First, ownership over the property was retained by petitioners and was not to pass to respondent until full payment of the purchase price. Thus, petitioners need not push through with the sale should respondent fail to remit the balance of the purchase price before the deadline on March 23, 1990. In effect, petitioners have the right to rescind unilaterally the contract the moment respondent fails to pay within the fixed period.18

Second, the agreement between the parties was not embodied in a deed of sale. The absence of a formal deed of conveyance is a strong indication that the parties did not intend immediate transfer of ownership, but only a transfer after full payment of the purchase price.19

Third, petitioners retained possession of the certificate of title of the lot. This is an additional indication that the agreement did not transfer to respondent, either by actual or constructive delivery, ownership of the property.20

It is true that Article 1482 of the Civil Code provides that "Whenever earnest money is given in a contract of sale, it shall be considered as part of the price and proof of the perfection of the contract." However, this article speaks of earnest money given in a contract of sale. In this case, the earnest money was given in a contract to sell. The earnest money forms part of the consideration only if the sale is consummated upon full payment of the purchase price.21 Now, since the earnest money was given in a contract to sell, Article 1482, which speaks of a contract of sale, does not apply.

As previously discussed, the suspensive condition (payment of the balance by respondent) did not take place. Clearly, respondent cannot compel petitioners to transfer ownership of the property to him.

WHEREFORE, we GRANT the instant Petition for Review. The challenged Decision of the Court of Appeals is REVERSED and respondent’s complaint is DISMISSED.

SO ORDERED.

ANGELINA SANDOVAL-GUTIERREZ
Associate Justice

WE CONCUR:

REYNATO S. PUNO
Chief Justice
Chairperson


RENATO C. CORONA
Associate Justice
(On official leave)
ADOLFO S. AZCUNA
Asscociate Justice

CANCIO C. GARCIA
Associate Justice

C E R T I F I C A T I O N

Pursuant to Article VIII, Section 13 of the Constitution, it is hereby certified that the conclusions in the above Decision were reached in consultation before the case was assigned to the writer of the opinion of the Court’s Division.

REYNATO S. PUNO
Chief Justice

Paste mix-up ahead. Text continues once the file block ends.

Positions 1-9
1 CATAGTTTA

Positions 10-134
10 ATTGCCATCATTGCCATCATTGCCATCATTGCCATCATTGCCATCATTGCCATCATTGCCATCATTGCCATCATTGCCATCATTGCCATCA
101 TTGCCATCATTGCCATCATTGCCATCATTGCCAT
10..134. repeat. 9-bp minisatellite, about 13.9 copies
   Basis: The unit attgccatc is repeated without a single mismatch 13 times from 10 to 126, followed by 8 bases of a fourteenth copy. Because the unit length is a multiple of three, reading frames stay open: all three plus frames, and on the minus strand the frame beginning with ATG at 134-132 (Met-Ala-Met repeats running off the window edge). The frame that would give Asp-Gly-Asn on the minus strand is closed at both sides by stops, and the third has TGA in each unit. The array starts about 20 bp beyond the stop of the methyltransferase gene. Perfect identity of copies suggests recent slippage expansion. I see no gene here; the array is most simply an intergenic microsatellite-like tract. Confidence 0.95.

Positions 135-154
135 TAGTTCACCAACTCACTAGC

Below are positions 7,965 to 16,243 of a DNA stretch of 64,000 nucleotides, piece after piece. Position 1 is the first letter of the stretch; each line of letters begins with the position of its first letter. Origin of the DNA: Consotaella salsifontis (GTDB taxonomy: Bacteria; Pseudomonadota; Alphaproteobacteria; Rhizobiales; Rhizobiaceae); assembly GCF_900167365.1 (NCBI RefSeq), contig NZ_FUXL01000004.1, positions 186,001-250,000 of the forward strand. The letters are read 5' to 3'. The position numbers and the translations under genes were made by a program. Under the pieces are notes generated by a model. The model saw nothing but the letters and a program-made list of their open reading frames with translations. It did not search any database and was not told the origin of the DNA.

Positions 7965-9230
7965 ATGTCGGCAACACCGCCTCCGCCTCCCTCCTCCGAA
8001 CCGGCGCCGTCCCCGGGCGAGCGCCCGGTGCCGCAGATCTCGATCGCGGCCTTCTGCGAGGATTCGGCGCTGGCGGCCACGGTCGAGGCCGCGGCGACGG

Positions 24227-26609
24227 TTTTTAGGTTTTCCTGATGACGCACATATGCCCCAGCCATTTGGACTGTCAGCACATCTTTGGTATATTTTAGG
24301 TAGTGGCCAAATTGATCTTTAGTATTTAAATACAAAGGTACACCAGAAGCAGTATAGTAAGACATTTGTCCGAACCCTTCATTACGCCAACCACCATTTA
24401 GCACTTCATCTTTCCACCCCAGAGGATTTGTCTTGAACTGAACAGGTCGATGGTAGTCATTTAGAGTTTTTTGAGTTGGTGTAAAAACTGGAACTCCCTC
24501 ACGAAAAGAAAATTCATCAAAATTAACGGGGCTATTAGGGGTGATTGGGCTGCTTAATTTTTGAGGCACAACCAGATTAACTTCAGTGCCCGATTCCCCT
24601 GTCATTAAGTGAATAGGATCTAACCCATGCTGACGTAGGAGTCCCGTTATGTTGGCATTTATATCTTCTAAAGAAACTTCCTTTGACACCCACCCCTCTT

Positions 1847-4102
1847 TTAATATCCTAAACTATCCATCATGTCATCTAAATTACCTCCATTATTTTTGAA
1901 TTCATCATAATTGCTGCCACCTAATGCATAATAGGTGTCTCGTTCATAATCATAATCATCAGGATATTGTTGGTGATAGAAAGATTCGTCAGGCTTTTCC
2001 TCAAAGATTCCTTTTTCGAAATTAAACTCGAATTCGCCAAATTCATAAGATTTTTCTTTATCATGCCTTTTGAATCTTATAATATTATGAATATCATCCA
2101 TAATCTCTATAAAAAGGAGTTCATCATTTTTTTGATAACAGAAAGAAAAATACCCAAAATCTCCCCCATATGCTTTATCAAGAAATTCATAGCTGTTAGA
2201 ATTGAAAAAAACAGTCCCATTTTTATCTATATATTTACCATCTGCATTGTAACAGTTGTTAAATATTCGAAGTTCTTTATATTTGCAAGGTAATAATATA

Footnotes

1 Penned by Associate Justice Conchita Carpio Morales (now a member of this Court) and concurred in by Associate Justice Jainal D. Rasul and Associate Justice Bernardo P. Abesamis (both retired).

2 Exhibit "B," Records, p. 124.

3 Exhibit "D," id., p. 125.

4 Exhibit "2," id., p. 173.

5 Exhibit "5," Rollo, p. 177.

6 Records, pp. 1-4.

7 Id., pp. 423-430.

8 Id., p. 25.

9 Article 1458. By the contract of sale one of the contracting parties obligates himself to transfer the ownership of and to deliver a determinate thing, and the other himself to pay therefore a price certain in money or its equivalent. A contract of sale may be absolute or conditional.

10 Article 1475. The contract of sale is perfected at the moment there is a meeting of the minds upon the thing which is the object of the contract and upon the price.

From that moment, the parties may reciprocally demand performance, subject to the provisions of the law governing the form of contracts.

11 Article 1482. Whenever earnest money is given in a contract of sale, it shall be considered as part of the price and as proof of the perfection of the contract.

12 Gamaliel C. Villanueva and Irene C. Villanueva v. Court of Appeals, Spouses Jose and Leonila Dela Cruz, and Spouses Guido and Felicitas Pile, G.R. No. 107624, January 28, 1997, 267 SCRA 89.

13 G.R. No. 137290, July 31, 2000, 336 SCRA 737, citing Ang Yu Asuncion v. Court of Appeals, 238 SCRA 602 (1994).

14 Tan v. Court of Appeals, G.R. No. 100942, August 12, 1992, 212 SCRA 586.

15 Philippine National Bank v. Court of Appeals and Lapaz Kaw Ngo, G.R. No. 119580, September 26, 1996, citing Rose Packing Co., Inc. v. Court of Appeals, 167 SCRA 309, 318 (1988) and Lim v. Court of Appeals, 182 SCRA 564, 670 (1990), with citations.

16 47 O.G. 6372 (1951).

17 Id., citing Jacinto v. Kaparaz, 209 SCRA 246, 254 (1992).

18 Tomas K. Chua v. Court of Appeals and Encarnacion Valdes-Choy, G.R. No. 119255, April 9, 2003, 401 SCRA 54.

19 Id.

20 Id.

21 Id.